View Full Version : CABI stats: a mysterious difference in mileage

elbows

03-16-2015, 08:34 PM

Today I rode from 39th & Veazey st NW to Van Ness Metro / UDC and then repeated the same ride back again. I rode the same route. Van Ness is downhill from 39th & Veazey so I knew that I took longer riding from Van Ness and riding with a lot of weight and in my work clothes, I knew my pace was "relaxed", but I find it strange that the mileage distance is so different. What's up with this? Now I feel like I'm going to need to stop eating the CABI calorie counts of girl scout cookies if the numbers are so unreliable.

Start

2015/03/16 12:30:05

Van Ness Metro / UDC

8 m 48 s

$0.00

End

2015/03/16 12:38:53

39th & Veazey St NW

CO2 offset

0.80 lbs

Distance

1.17 miles

Calories burned

50 cals

Gas saved

0.05 gallons

Start

2015/03/16 11:20:41

39th & Veazey St NW

6 m 10 s

$0.00

End

2015/03/16 11:26:51

Van Ness Metro / UDC

CO2 offset

0.56 lbs

Distance

0.82 miles

Calories burned

35 cals

Gas saved

0.03 gallons

jrenaut

03-16-2015, 08:41 PM

I think CaBi just guesses based on your start and end point. Check Google Maps bike directions for those two routes - it wouldn't surprise me if the mileage matched up to the default routes.

chris_s

03-16-2015, 09:56 PM

I think CaBi just guesses based on your start and end point. Check Google Maps bike directions for those two routes - it wouldn't surprise me if the mileage matched up to the default routes.

CaBi bikes do NOT have GPS in them, so it doesn't know your actual route. jrenaut is almost certainly correct on this one.

Brünø Moore

03-17-2015, 04:59 AM

IIRC, buried somewhere in their FAQ, it seems that they assume you ride at a constant rate (about 8 miles an hour, I think? Maybe less? I'll have to look later), and guess that you went at that speed for the whole time the bike was out. Their estimated distance is a function of elapsed time, not station-to-station distance.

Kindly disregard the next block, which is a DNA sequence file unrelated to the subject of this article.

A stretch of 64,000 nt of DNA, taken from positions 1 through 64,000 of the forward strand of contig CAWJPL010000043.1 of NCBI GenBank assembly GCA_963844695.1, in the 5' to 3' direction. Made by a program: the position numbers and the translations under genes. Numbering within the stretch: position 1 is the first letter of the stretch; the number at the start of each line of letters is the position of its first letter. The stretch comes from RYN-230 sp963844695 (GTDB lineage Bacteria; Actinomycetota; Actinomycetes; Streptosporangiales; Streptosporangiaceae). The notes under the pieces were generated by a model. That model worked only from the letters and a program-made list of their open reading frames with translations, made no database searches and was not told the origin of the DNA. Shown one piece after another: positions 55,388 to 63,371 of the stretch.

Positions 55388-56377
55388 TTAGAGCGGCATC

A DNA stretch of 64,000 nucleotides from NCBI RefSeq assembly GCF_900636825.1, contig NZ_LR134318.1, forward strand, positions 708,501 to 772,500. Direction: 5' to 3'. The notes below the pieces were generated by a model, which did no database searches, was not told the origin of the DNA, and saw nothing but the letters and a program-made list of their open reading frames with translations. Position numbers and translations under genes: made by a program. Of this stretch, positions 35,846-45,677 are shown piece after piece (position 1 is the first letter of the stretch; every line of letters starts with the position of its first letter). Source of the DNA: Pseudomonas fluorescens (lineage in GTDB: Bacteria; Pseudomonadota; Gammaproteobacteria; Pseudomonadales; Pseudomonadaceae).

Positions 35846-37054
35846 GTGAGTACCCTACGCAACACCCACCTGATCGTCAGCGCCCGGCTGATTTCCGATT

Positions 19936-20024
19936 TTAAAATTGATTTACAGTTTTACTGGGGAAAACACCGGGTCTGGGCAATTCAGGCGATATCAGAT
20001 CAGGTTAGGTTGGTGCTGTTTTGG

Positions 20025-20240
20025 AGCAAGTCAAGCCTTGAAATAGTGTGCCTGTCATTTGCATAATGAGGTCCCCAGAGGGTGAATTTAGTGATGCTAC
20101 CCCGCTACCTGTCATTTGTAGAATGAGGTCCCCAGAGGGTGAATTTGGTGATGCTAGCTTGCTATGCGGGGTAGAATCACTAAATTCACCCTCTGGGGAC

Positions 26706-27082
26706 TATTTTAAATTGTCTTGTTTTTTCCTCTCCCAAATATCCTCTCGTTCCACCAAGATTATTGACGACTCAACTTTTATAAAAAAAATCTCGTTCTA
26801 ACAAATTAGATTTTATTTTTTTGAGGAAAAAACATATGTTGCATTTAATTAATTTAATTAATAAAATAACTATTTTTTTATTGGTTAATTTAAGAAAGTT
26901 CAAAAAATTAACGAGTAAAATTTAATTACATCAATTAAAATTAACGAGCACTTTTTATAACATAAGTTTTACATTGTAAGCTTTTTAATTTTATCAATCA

DCAKen

03-17-2015, 09:42 AM

IIRC, buried somewhere in their FAQ, it seems that they assume you ride at a constant rate (about 8 miles an hour, I think? Maybe less? I'll have to look later), and guess that you went at that speed for the whole time the bike was out. Their estimated distance is a function of elapsed time, not station-to-station distance.

In the Member Area is a link to how they calculate the various figures:

Estimated Distance Traveled: 7.456 mi/h (12 km/h) times the total trip duration of trips greater than or equal to 60 seconds and under 2 hours. Trips over 2 hours max-out at 14.9 mi (24 km).

Gas saved is an estimate using your distance traveled multiplied by 0.04149 gallons per mile (24.1 mpg).

Gas saved = [Distance traveled] * 0.04149

For carbon offset calculations, we use the goDCgo's Carbon Calculator to determine your CO2 output, using 7.456 miles per hour as an average cycling speed. Next, we determine the CO2 output of a midsized car traveling at 21mph for the same distance as your trip. Subtracting your output from the car's gives us your carbon offset.

For calories burned, we start with base equation of averages where a 180lb person traveling at 7.456 miles per hour burns 43 cals per mile. Your calories burned are equal to 43 multiplied by your miles traveled.

PotomacCyclist

03-17-2015, 11:17 AM

That formula seems close but not exactly what I found in a recent trip. I did a longer CaBi ride over the weekend, where I docked and undocked the bike at a few different stations. At one point, I undocked from a station, rode around for a while and docked back at the same exact station. That segment was 24 min. 25 sec. The distance was calculated as 3.26 miles.

If I punch in the numbers using the 7.456 mi/h estimate, I would get 3.034 miles.

It doesn't really matter to me though. If I want to know the estimated distance, I bring my Garmin GPS watch. (I have the Forerunner 220, which I can use for running or on bikeshare.) GPS isn't exact either, but it's close enough for my purposes. I look at the CaBi distance, calories burned, gas saved and CO2 offset as very rough estimates. Some people might use them as motivation for getting out there more often. If so, that's good. But I wouldn't use those numbers to track anything precise. For example, if someone is tracking calories burned and attempting to match them up with calories consumed, the CaBi numbers aren't a very reliable way to do this.

Other calorie counters are also imprecise, I think. When I load my Garmin data to the SportTracks program on my computer, I can click on the button and see an estimate of the calories burned for the session (whether it's cycling or something else). I think the program calculates the number based on my bodyweight, the speed of the session and the duration. But I still don't trust the numbers completely. It would be nice if the numbers were within 20 percent of the true figure, but if isn't, I wouldn't notice.

If I'm trying to lose some of the extra winter fat, then I know that I just have to be more consistent about exercise, and that longer workouts seem to have more of an effect on that. I also monitor myself to make sure I don't overdo it, because once you get injured, your whole fitness program goes out the window.

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